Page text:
The same with this situation. There is nothing illegal about lacking identification. There's no reason that not having an ID should be illegal in any way, shape, or form. But I am pointing out that having identification opens up a TON of doors and opportunities that aren't there sans one. I don't see a law like this being any more invasive than the tons of others in place, guised as protective measures.
An updated/renewed ID is ideal--though, a previous expired ID could serve in the place in many situations. I used my expired driver's license when pulled over before. The info was the same, the expiration didn't invalidate the information. Some people will always be dicks about the details, but overall ID is ID. There's still a picture with your name and face on it, expired or not.Many of the people prevented from voting by lack of ID do not hold jobs, due to age, disability, or a combination of poverty and geography. Some probably had IDs at one point, so their trouble was in getting them updated/renewed. Getting an ID may be the least of their worries. The ability to exercise one's right to vote is too important and fundamental to sacrifice to ideology, or "means-justify-the-ends" reasoning.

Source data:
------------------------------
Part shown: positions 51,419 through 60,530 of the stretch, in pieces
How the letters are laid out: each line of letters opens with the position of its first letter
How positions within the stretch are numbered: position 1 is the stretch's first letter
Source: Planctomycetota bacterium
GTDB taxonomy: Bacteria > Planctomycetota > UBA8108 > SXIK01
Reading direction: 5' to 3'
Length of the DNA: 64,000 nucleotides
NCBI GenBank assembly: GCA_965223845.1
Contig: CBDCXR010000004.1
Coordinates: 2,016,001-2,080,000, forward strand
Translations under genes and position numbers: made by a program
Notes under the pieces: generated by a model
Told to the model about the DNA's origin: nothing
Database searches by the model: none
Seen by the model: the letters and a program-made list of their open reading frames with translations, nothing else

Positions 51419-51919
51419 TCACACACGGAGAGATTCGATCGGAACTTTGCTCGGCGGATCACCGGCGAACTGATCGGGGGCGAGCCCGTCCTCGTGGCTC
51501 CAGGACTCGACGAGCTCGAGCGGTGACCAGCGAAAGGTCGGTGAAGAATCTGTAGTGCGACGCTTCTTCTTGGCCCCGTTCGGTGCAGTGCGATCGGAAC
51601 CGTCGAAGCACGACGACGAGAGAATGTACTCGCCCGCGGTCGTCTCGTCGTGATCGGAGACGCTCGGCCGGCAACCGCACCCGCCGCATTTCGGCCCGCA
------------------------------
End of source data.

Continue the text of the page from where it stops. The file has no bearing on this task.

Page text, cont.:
I used to think that our right to bear arms was a fundamental right that should not be infringed on. People do not agree with me in that aspect anymore. Everyone's nervous, alarmist, and critical of gun ownership in a way that I didn't even know existed until recently. I've lived around them my whole life without fear of dying at the end of one. Voting is absolutely critical and important.
Theoretically, we could knock out two birds with one stone--getting accurate IDs for people needing them, and getting an accurate census and count of people that are permanent residents in the state. As I said, in reality it'll be abused like any other law introduced now-a-days. Everything has motives outside of the obvious now. Nothing is done for the sake of the people anymore.